FREDERICTON, N.B. — Eastern lumber producers may have escaped the U.S.-imposed countervailing duty but a new penalty slapped on Canadian lumber producers Wednesday will affect all.
The U.S. Department of Commerce has announced an anti-dumping penalty that will include no special consideration for Atlantic Canada.
The U.S. trade department feels that Canadian wood is being sold below cost in the U.S. market and the average penalty being considered is 12.58 per cent.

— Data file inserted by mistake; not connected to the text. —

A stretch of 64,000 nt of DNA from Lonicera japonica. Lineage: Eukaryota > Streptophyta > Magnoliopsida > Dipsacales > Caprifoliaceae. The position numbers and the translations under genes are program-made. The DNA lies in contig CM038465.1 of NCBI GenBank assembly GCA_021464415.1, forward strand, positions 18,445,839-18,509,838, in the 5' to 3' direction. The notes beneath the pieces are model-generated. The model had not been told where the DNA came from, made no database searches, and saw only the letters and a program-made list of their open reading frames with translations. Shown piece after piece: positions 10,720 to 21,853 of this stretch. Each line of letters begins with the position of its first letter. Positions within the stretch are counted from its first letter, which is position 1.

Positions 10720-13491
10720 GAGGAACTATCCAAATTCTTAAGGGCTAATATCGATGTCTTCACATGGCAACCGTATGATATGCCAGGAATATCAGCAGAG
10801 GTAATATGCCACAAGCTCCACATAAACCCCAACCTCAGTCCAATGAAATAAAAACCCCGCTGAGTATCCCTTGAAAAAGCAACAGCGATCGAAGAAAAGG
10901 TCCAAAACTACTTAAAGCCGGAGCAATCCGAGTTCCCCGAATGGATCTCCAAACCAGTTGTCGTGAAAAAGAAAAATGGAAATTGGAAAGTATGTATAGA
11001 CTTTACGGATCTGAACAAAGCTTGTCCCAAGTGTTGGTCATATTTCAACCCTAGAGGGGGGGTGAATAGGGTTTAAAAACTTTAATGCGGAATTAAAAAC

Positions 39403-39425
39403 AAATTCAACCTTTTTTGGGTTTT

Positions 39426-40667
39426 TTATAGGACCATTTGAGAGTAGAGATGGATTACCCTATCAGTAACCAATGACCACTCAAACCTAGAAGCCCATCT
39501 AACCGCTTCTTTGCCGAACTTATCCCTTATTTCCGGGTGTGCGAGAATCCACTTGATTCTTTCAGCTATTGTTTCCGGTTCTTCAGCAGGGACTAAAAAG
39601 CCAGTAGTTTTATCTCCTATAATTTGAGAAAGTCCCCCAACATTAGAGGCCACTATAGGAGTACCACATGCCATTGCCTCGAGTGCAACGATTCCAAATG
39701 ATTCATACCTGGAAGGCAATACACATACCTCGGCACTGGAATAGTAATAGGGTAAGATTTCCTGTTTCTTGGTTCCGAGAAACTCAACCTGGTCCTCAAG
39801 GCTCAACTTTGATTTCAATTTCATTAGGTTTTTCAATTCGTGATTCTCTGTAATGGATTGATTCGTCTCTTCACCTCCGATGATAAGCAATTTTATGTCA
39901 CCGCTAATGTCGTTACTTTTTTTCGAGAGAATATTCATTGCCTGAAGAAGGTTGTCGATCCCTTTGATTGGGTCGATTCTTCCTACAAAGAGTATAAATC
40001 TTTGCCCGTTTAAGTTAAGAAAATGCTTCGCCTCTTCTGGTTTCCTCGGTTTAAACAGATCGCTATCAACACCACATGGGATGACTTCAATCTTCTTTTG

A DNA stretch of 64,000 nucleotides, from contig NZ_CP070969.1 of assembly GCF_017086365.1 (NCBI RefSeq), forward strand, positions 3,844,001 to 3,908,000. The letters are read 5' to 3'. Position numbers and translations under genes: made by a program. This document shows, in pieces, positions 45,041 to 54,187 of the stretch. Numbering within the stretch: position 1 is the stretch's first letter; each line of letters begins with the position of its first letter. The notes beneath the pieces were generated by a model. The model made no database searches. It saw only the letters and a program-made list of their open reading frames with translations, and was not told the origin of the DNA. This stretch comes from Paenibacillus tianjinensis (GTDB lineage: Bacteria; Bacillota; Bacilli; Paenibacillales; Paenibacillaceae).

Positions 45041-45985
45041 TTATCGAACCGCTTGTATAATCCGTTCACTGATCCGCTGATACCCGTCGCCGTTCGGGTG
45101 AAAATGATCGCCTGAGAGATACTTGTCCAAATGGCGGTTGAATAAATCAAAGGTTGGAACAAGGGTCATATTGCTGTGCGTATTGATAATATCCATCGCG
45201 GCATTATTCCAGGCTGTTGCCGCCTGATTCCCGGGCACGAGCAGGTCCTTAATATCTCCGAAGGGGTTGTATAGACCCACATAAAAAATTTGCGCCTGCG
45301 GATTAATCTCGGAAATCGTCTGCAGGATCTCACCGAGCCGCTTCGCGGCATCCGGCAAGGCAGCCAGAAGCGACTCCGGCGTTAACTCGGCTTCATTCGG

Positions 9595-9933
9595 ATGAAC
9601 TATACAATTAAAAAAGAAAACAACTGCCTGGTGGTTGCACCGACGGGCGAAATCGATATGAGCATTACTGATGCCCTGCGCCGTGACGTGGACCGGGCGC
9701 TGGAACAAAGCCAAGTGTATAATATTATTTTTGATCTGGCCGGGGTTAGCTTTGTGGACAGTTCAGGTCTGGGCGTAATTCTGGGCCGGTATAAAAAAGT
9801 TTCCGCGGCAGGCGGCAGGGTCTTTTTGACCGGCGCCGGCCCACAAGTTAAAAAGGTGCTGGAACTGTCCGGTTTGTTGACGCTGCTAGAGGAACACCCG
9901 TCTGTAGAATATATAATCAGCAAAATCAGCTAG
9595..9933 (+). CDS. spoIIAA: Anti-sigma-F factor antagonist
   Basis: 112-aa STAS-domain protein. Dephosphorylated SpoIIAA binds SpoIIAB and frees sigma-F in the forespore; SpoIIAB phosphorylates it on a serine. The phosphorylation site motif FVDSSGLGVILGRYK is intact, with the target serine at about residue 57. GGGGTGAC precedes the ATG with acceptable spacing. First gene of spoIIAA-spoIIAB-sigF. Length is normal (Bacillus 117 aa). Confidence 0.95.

However, unlike the 19 per cent countervailing duties imposed this past spring, the new levies will not be retroactive and producers won’t have to start paying them until May 16 at the earliest.
New Brunswick Premier, Bernard Lord, was surprised by the announcement but he hopes something can be done to convince the U.S. to back off.
"I’m still encouraged by the fact that there are some ongoing talks scheduled between the Canadian and U.S. governments," says Lord. He adds it’s too early to tell what the impact would be on Eastern lumber producers.
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